The city of Vancouver says it will go to the Federal Court of Appeal on Friday over Kinder Morgan's proposed expansion of its Trans Mountain pipeline.

The city wants a judicial review of whether the National Energy Board should consider climate change in its assessment of the project.

Vancouver officials have already asked the board, which said it could not take the global issue into account.

The city says it's not right that the board will consider the broader economic benefits of the pipeline expansion but won't take into account the broader environmental effects.

The $5.4-billion expansion project would almost triple the capacity of the current pipeline, from 300,000 barrels of oil a day to almost 900,000 from Alberta to Port Metro Vancouver.

The city of Burnaby is also opposed to the proposal and is embroiled in its own dispute with Kinder Morgan over access to city land.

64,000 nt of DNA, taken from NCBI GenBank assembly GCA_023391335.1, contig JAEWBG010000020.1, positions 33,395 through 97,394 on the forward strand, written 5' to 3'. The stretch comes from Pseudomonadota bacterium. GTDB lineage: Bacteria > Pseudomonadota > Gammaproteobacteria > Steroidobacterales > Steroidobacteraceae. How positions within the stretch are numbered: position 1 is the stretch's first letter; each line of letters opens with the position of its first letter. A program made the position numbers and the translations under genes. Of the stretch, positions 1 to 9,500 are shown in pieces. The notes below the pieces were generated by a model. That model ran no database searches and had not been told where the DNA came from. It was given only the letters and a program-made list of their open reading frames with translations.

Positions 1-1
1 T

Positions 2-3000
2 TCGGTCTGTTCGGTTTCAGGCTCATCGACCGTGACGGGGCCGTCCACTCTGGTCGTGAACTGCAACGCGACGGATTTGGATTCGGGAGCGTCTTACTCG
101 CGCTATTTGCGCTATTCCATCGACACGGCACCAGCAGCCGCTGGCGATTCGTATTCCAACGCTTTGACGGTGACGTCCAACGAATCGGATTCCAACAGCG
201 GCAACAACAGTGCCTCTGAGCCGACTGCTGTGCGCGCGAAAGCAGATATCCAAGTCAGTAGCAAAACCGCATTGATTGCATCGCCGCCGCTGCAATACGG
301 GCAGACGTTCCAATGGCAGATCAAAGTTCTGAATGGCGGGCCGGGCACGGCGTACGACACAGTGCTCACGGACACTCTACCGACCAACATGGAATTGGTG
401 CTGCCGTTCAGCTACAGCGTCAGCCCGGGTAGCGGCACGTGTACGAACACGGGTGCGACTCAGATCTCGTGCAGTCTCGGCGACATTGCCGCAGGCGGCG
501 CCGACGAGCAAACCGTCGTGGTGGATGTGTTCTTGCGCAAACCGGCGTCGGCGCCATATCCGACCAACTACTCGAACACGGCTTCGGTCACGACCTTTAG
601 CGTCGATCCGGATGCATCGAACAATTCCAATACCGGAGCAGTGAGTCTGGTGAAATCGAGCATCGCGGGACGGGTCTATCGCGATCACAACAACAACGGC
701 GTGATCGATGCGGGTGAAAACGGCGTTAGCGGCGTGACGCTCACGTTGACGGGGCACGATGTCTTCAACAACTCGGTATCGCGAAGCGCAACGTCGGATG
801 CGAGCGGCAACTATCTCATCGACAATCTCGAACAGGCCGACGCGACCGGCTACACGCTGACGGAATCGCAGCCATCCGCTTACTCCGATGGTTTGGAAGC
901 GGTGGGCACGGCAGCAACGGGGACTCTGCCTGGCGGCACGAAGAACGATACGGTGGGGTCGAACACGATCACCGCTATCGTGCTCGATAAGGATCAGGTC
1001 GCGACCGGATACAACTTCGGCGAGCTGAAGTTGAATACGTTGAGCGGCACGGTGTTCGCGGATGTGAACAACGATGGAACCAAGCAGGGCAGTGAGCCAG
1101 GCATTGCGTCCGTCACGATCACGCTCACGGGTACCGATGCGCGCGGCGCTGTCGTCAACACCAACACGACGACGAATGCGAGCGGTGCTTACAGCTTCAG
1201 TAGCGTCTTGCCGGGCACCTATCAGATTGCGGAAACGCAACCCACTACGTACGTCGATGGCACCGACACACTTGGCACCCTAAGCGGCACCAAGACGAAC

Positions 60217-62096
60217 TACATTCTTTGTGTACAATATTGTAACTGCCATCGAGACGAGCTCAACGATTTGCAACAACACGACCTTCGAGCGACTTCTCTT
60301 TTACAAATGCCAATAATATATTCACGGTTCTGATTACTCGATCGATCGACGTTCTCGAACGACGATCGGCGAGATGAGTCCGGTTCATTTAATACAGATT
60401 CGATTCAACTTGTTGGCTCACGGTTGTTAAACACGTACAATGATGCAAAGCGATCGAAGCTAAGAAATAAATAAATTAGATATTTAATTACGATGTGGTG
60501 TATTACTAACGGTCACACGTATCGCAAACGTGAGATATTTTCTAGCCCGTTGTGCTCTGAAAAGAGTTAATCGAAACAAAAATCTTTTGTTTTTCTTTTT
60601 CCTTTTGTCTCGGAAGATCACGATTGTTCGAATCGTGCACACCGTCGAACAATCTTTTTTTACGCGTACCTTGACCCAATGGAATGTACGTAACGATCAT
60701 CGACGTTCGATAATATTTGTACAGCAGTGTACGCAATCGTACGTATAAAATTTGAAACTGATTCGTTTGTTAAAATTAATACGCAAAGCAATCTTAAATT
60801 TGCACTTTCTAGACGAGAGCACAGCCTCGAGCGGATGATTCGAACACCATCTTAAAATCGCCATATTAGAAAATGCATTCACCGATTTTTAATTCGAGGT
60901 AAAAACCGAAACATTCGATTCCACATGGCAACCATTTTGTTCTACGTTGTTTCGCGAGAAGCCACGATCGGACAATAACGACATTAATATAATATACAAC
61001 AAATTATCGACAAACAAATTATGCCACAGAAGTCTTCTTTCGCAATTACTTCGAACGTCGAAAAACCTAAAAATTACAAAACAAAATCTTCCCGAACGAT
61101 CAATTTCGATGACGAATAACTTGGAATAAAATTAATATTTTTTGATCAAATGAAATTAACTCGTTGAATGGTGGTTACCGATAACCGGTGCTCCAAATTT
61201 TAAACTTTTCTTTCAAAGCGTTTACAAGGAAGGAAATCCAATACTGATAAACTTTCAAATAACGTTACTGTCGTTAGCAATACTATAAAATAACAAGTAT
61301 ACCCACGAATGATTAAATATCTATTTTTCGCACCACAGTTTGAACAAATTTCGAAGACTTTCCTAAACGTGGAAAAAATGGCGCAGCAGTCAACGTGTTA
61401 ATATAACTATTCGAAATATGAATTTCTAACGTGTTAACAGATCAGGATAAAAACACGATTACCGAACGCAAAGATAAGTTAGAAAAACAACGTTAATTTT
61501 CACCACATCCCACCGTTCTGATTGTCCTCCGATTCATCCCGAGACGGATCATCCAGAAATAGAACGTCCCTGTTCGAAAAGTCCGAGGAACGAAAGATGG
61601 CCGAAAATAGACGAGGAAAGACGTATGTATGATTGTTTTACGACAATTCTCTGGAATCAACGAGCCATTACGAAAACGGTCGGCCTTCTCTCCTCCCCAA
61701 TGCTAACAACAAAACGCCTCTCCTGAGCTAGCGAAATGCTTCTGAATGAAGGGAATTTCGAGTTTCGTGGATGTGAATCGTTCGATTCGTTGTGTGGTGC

Kinder Morgan March

Burnaby, B.C. residents who live near the end point of the proposed Kinder Morgan pipeline expansion march in April in opposition to the proposed expansion. (CBC)

In a decision released Tuesday, the National Energy Board confirmed that under federal legislation the company doesn't need the City of Burnaby's permission to begin surveying the land.

However, Burnaby has vowed to block the company's access to parkland and conservation areas with a constitutional challenge.

Kinder Morgan says it would prefer to bore its pipeline through the mountain, rather than follow the current pipeline route through residential and business areas.